Genetics gives women the edge

Posted: August 3, 2012 at 2:13 am

According to the Australian Bureau of Statistics, a baby girl born today can expect to live to almost 84, while a boy is expected to live to 80. Photo: Tanya Lake

THE reason women live roughly four years longer than men in Australia may not solely be down to their reduced rate of obesity, risky behaviour and smoking. According to research published today, it's down to genetics.

Both men and women have mitochondrial DNA but researchers from Monash University and Lancaster University in England, found that only females were immune to mutations carried in the mitochondria, which is found in every cell of the body.

This ''evolutionary quirk'' means males are more susceptible to the mutations, which cuts their life expectancy.

''A significant genetic difference in lifespan between men and women can be traced back to the mitochondria,'' said Monash University evolutionary biologist Damian Dowling.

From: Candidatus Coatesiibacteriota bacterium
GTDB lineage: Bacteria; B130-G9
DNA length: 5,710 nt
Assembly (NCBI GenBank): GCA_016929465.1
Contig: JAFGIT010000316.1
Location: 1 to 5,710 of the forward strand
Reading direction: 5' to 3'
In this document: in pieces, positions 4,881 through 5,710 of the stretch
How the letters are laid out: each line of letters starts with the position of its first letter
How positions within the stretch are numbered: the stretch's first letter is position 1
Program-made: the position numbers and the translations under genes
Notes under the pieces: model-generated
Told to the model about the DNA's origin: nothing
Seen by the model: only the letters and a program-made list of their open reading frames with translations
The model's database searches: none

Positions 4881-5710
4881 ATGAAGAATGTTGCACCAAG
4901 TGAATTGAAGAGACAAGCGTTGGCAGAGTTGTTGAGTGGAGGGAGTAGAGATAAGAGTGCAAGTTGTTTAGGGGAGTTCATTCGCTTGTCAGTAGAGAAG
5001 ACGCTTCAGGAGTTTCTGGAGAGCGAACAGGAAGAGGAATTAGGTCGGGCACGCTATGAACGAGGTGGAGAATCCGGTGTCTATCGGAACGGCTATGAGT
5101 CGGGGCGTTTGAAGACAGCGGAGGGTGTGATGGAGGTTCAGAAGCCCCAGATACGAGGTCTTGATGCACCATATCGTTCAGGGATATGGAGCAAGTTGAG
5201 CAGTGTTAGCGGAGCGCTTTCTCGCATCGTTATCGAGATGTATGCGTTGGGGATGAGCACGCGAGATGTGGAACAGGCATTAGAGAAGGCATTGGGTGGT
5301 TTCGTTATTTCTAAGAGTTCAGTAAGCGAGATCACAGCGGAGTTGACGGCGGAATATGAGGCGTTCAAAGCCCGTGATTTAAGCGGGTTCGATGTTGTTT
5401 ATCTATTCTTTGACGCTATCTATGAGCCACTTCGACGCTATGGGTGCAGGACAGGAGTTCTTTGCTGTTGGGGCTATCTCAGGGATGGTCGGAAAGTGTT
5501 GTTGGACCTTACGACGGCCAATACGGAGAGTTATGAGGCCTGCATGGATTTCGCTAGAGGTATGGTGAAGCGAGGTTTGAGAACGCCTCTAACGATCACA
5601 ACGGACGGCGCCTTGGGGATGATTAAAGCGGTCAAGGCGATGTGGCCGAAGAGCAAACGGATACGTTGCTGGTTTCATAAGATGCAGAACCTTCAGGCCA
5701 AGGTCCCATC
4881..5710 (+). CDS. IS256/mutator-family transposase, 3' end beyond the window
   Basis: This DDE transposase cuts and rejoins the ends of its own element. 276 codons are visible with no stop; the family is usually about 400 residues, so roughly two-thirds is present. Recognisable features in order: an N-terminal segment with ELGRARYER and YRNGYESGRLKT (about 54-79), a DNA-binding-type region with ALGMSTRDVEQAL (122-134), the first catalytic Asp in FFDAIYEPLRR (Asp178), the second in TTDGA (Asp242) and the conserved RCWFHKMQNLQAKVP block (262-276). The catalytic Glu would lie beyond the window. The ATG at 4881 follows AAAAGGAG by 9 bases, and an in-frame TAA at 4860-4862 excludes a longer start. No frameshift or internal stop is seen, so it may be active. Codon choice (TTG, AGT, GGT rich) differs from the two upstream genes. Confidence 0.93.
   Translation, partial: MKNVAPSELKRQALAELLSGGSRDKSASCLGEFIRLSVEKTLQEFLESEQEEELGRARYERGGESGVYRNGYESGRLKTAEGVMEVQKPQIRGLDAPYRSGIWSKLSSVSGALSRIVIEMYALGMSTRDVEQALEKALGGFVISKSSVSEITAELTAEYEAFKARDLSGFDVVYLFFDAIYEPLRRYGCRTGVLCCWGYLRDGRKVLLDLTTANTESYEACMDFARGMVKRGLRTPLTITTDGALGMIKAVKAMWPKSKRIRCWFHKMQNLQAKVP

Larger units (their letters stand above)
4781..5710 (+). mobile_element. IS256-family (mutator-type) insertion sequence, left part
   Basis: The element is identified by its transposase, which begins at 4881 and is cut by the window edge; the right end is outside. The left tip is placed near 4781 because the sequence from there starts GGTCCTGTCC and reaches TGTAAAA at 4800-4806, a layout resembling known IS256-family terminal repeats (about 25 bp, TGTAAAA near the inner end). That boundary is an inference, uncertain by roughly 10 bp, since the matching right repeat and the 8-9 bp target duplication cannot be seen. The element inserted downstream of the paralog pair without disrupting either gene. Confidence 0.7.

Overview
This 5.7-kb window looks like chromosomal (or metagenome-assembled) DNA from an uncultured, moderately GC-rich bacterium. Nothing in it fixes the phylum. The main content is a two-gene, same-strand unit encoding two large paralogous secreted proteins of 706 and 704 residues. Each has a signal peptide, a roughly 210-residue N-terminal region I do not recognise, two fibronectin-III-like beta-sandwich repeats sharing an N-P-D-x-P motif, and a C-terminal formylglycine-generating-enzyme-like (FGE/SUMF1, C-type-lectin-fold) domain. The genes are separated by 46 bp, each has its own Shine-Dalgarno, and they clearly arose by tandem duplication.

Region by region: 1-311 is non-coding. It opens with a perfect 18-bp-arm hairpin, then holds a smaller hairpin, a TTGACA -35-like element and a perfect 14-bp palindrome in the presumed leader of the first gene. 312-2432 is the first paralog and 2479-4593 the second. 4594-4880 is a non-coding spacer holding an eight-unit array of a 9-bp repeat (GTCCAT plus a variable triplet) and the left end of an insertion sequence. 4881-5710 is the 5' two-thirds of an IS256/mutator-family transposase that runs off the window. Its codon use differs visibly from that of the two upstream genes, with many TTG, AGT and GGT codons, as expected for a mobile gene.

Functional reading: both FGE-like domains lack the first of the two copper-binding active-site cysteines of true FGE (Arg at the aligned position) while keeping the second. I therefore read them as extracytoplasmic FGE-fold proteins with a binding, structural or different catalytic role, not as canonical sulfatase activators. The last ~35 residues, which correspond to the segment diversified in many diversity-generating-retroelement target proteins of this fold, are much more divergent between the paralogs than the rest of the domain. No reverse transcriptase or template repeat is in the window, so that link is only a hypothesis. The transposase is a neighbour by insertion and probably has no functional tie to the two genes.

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''This difference is not caused by hormonal differences between the sexes, such as testosterone in males, or to risk-taking behaviour. It's genetic.''

According to the Australian Bureau of Statistics, a baby girl born today can expect to live to almost 84, while a boy is expected to live to 80.

Mitochondria are found around the nucleus of cells. Often described as the powerhouse of cells due to their responsibility for producing energy, mitochondria have also been tied to the ageing process.

Only the mother passes it on to her children.

Originally posted here:
Genetics gives women the edge

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